By Oriana Pawlyk, DefenseTech: “The intent is to use the drone, equipped with a small-blast warhead and a radio frequency seeker at the nose to track and engage targets, at forward operating bases around the world.
War Books: The Era of Drone Warfare
By Dan Gettinger, Modern War Institute: “After taking over a decade to reach one million flight hours by 2011, the Air Force’s MQ-1 Predator and MQ-9 Reaper reached two million flight hours just two years later in 2013. By September 2016, the Predator family of drones had collectively reached four million flight hours.”
Strengths of the Current National Security Strategy
By James Torrence, Small Wars Journal: “The 2017 United States National Security Strategy (NSS) “is a strategy of principled realism that is guided by outcomes, not ideology.””
Analysis: The Turkistan Islamic Party’s jihad in Syria
(Long War Journal) On May 21, the Turkistan Islamic Party’s (TIP) arm in Syria released an hour-plus, documentary-style video encouraging Muslims in the West to emigrate for jihad. There is a deluge of jihadist-related content online these days, with much of it being redundant. But the production was noteworthy because the TIP, which is predominately comprised of ethnic Uighurs, framed its jihad as part of al Qaeda’s global struggle.
Make Defensive Operations Great Again
By Brandon Morgan, Modern War Institute: “In his seminal work On War, Carl von Clausewitz famously declared that, in comparison to the offense, “the defensive form of warfare is intrinsically stronger than the offensive.” And yet within the doctrinal hierarchy of the four elements of decisive action (offense, defense, stability, and defense support of civil authorities), the US Army prioritizes offensive operations.”
GMD: Key to U.S. Missile Defense
By Loren Thompson, Forbes: “Today, the only defensive system the U.S. has that can intercept long-range ballistic missiles is the Ground-based Midcourse Defense (GMD) – so-called because it intercepts intercontinental ballistic missiles in the middle of their arcing trajectories while they are in space.
North Korea: There Is No Such Thing As Stable Deterrence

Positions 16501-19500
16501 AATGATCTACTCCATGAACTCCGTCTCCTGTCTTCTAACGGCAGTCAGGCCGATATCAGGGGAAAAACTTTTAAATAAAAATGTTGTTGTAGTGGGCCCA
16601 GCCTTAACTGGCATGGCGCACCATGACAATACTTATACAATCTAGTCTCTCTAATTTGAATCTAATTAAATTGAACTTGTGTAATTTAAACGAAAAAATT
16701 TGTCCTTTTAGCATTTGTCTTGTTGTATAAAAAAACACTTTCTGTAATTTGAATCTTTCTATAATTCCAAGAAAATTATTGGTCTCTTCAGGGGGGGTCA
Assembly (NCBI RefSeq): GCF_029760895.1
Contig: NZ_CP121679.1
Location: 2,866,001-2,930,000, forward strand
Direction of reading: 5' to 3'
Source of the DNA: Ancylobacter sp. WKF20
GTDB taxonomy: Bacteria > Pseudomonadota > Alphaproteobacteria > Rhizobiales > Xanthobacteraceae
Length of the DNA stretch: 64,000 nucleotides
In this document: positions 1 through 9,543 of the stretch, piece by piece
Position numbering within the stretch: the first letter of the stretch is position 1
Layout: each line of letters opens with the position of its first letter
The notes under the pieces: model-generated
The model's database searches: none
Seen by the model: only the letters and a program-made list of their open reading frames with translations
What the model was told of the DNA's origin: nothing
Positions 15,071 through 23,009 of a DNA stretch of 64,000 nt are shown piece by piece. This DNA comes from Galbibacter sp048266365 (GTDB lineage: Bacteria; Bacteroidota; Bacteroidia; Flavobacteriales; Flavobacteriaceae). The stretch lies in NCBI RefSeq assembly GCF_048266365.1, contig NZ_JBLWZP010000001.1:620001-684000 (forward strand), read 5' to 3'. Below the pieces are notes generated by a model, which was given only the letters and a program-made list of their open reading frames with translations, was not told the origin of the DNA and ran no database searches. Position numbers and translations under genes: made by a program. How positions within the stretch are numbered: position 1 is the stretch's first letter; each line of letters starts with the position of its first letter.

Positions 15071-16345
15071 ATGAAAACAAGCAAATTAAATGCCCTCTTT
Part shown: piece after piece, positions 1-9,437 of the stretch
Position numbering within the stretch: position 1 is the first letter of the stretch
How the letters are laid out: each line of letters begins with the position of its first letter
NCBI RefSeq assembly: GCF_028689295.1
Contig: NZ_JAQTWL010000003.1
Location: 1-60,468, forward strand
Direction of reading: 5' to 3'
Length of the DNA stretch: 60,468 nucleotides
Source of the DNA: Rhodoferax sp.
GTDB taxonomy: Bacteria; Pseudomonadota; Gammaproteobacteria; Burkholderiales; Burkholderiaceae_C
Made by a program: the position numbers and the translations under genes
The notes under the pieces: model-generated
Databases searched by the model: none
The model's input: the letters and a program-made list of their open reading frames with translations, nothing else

By Kevin R. James, RealClearDefense: “The history of how deterrence actually worked during the Cold War shows that any deterrence arrangement between the U.S. and North Korea will necessarily be subject to a substantial risk of catastrophic failure.”
Wargaming and Deterrence Options: Signalling a Low-Yield Response
By Adam Cabot, RealClearDefense: “RAND found that a NATO force of about seven brigades, including three heavy armored brigades supported by air power and adequate land-based fire support would be necessary to prevent a rapid defeat until more forces can arrive in Europe.”
Evaluating Integrated Defense Systems:
How to Proactively Defend the Final Frontier
By Frank Bednar, Jim Davitch & Cara Treadwell, Strategy Bridge: “For air power practitioners, the Italo-Turkish conflict demonstrated that military forces in the future would now need a plan to suppress enemy air defenses. Since then air warfare strategists have had to grapple with the problem of gaining and maintaining control of air and space while dealing with enemy defenses designed to prevent exactly that.”
Modern solution, ancient problem: Measuring military effectiveness in the age of artificial intelligence
(War On The Rocks) A likely apocryphal exchange after the Vietnam War captured the problem of fighting without keeping effectiveness in mind: An American colonel tells a Vietnamese colonel, “You know, you never defeated us on the battlefield.” “That may be so,” replies the Vietnamese colonel, “but it is also irrelevant.”